Tabby noticed Martha was in the hallway and waved her back to their little room. “Need tha up early, Missy.”

Charlotte was also awake, sitting in bed with the covers pulled to her chin, questioning Anne, panic in her eyes.

“No change.” Anne slid in alongside her, lying on her back, which wasn’t comfortable. She needed to listen for what she hoped she wouldn’t hear.

It was the unexpected Charlotte responded to first. “What’s that? It’s not—”

“It is.”

Emily usually performed the first movement of the Moonlight Sonata nimbly with soft dynamics and reflective expression, letting it rise and fall like a singer’s perfect breathing and articulation.

That night, just past the new moon, too far from old joys, too close to last wishes, one of the darkest nights of the month and their lives, her playing was labored, hesitant, even harsh, as broken as all their hearts were.

~ from Without the Veil Between, Anne Bronte: A Fine and Subtle Spirit

Branwell Brontë’s caricature (1847) of himself lying in bed and being summoned by death.

I sit, this evening, far away,
From all I used to know,
And nought reminds my soul to-day
Of happy long ago.

Unwelcome cares, unthought-of fears,
Around my room arise;
I seek for suns of former years
But clouds o’ercast my skies.

Yes-Memory, wherefore does thy voice
Bring old times back to view,
As thou wouldst bid me not rejoice
In thoughts and prospects new?

I’ll thank thee, Memory, in the hour
When troubled thoughts are mine-
For thou, like suns in April’s shower,
On shadowy scenes wilt shine.

I’ll thank thee when approaching death
Would quench life’s feeble ember,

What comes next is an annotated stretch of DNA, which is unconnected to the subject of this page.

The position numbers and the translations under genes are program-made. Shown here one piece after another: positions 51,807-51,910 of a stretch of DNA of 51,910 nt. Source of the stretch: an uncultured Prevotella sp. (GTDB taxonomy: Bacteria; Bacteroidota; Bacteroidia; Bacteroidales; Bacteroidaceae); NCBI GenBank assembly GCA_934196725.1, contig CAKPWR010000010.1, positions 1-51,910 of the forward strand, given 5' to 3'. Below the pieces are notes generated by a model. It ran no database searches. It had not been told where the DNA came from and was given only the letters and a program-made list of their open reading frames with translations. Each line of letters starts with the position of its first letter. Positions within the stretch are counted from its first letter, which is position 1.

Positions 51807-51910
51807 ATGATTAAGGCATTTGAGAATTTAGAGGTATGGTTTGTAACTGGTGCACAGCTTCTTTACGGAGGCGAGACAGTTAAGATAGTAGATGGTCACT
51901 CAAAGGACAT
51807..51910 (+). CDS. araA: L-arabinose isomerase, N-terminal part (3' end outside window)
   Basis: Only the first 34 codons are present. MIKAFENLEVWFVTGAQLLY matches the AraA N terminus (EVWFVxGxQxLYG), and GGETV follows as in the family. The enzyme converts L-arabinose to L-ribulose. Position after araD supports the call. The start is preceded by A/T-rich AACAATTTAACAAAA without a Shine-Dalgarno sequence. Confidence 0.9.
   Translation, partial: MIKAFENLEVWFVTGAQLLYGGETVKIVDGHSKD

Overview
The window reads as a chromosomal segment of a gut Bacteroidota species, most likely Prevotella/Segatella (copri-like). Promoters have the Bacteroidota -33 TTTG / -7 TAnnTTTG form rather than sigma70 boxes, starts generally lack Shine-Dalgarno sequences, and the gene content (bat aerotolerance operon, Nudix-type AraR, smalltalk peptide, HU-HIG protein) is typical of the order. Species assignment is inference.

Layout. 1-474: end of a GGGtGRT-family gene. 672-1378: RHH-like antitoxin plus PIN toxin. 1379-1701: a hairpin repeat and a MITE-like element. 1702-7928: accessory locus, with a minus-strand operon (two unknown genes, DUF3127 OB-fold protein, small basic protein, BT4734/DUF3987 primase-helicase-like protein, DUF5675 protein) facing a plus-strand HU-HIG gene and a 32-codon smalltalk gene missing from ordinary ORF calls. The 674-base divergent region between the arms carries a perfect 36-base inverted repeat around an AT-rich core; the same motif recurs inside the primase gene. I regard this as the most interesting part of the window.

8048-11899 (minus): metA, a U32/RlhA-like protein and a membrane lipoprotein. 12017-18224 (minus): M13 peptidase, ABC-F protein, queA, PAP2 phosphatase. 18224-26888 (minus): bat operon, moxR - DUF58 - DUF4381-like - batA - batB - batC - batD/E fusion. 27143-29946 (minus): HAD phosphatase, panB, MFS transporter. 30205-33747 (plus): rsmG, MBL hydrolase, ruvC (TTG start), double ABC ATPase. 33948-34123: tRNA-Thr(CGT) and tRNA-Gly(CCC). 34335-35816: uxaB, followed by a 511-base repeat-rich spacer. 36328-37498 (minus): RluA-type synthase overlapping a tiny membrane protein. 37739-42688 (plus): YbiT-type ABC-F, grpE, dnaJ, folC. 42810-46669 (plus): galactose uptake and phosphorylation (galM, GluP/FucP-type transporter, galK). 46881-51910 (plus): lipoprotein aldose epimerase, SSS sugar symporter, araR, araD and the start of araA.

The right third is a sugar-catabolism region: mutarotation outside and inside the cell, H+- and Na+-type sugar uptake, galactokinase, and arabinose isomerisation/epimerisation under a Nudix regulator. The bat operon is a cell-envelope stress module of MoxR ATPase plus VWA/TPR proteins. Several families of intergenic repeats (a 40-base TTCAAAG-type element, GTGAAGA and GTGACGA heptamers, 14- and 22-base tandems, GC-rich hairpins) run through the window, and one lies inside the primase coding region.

For thou wouldst even renew my breath
With thy sweet word ‘Remember’!

~ Patrick Branwell Brontë

“In the next world I could not be worse than I am in this.”
~ Branwell Brontë

 

 

©Artwork and writing, unless otherwise indicated, are the property of Diane M Denton. Please request permission to reproduce or post elsewhere with a link back to bardessdmdenton. Thank you.

Saturday Short: The Words One Writes …

 

Sometimes the words one writes about another are also about oneself …

If Anne was truthful, she did envy Emily settled at Haworth never having to apologize for withdrawing from the world and into her writing.

Anne didn’t expect to ever make peace with her conscience, to stop strengthening her nerve or moderating her sensitivity. Much of the time she hid the ambitious side of her nature, but in neglect it seemed to grow larger and harder to control, a dangerous thing if ever it had more sway over her than responsibility and faith.
~ from Without the Veil Between, Anne Brontë: A Fine & Subtle Spirit, by DM Denton
(Read newest review!)

 

 

Saturday Short is a new regular posting on this blog, briefly consisting of a quote, excerpt, reflection, or something similar every Saturday.